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Made an account just to comment on this post. I really enjoyed it. And I have a rather green orientation, I believe. 

This passage in particular struck me as the crux of green-ness:

Suppose, for example, that I meet a super-intelligent emissary from an ancient alien civilization. Suppose that this emissary is many billions of years old. It has traveled throughout the universe; it has fought in giant interstellar wars; it understands reality with a level of sophistication I can't imagine. How should I relate to such a being?

Obviously, indeed, I should be scared....

From my perspective, fear is neither an obvious reaction, nor something that I should feel in the face of a highly anomalous encounter with a superintelligence. I would feel blessed, overcome with graditude, and to the extent that I would recognize the stakes of my interaction, I would summon courage to maintain calm, poise, and concentration. Obviously, I would like to return from the interaction with a learning, a nugget of wisdom from this entity who, in its great intelligence chose to spend some time with me. But if it decided to kill me — "it really do be like that sometimes". Fearing that outcome would do nothing to prevent it.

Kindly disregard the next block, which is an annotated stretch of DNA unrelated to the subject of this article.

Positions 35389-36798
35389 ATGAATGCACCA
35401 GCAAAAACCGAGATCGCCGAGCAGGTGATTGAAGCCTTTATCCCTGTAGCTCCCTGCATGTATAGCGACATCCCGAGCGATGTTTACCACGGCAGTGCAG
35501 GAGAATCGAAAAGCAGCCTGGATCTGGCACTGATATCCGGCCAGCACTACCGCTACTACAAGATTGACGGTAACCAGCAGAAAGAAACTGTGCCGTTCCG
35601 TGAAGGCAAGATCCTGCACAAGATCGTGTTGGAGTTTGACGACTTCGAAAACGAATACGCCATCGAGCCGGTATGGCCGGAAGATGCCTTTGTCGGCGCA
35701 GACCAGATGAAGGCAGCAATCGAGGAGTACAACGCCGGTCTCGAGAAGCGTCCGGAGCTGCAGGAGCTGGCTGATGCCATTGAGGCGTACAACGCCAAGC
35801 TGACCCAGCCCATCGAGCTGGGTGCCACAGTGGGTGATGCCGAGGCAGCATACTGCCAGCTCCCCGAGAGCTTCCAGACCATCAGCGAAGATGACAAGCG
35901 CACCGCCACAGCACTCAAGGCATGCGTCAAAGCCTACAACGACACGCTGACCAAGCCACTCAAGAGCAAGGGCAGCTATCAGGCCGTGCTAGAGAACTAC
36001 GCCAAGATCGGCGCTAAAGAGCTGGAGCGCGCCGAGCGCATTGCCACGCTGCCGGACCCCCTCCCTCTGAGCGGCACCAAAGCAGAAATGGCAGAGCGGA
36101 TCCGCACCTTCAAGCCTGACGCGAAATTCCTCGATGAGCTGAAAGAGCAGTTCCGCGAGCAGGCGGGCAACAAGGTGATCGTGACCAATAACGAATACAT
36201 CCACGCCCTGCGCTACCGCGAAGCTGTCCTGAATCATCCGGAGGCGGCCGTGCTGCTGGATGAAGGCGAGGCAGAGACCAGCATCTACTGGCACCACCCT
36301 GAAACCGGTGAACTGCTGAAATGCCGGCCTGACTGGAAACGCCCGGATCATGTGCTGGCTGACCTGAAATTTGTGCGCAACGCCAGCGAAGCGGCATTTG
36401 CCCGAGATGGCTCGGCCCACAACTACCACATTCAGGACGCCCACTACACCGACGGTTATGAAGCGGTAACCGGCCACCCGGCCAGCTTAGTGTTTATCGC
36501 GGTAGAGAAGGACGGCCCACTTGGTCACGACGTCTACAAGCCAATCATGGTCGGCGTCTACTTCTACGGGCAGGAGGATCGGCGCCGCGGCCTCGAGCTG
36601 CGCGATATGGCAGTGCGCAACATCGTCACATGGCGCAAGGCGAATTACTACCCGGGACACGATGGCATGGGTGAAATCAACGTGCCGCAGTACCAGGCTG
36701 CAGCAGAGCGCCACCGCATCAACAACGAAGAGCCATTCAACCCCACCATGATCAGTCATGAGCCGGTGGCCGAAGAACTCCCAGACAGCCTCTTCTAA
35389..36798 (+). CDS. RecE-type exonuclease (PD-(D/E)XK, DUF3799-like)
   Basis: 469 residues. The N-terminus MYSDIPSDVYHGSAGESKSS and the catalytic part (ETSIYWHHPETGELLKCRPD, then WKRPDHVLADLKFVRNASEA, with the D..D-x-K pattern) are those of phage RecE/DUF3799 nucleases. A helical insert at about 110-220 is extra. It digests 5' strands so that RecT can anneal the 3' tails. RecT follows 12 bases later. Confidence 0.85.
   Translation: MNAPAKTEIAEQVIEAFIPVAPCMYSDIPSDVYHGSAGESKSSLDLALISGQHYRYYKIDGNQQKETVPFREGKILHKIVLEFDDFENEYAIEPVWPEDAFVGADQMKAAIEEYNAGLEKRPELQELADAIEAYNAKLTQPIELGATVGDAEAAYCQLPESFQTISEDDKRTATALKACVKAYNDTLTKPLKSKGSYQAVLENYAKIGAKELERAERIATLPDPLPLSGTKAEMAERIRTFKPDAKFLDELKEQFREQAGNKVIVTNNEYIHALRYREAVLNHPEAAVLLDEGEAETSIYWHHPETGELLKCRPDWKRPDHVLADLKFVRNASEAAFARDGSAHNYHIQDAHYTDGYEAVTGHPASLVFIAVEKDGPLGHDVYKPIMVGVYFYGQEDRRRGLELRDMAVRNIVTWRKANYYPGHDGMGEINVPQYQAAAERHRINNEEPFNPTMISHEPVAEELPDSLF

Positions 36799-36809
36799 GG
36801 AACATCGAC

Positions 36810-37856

I don't mean to frame this as merely "it's better to be fearless". Because I well understand that sensitivity to danger is protective. Rather, I claim that in general, green feels better. Green, with its aesthetic attachment to nature, actually enjoys nature, as well as nature-inspired humanities, like gardens and paintings and wabi-sabi. And this includes an appreciation for death, for struggle, even for suffering or war in the right context.

It's not that green argues that these things are good. But rather, since we have them, we might as well make the most of them. Feeling bad is not a solution. It just compounds the problem.

More generally, the ethos of green is the ability to see the silver lining. That which is transparently bad is opaquely good.

Even more generally, green sees paradox and irony as essential and fundamental. For instance, Yudkowsky has inspired more smart people to passionately devote their lives to building superintelligence than anyone else. While e/acc, a movement of twitter addicts with views that are easily interpreted as pro-extinction, gets little done and provokes regulation that would slow down AI progress.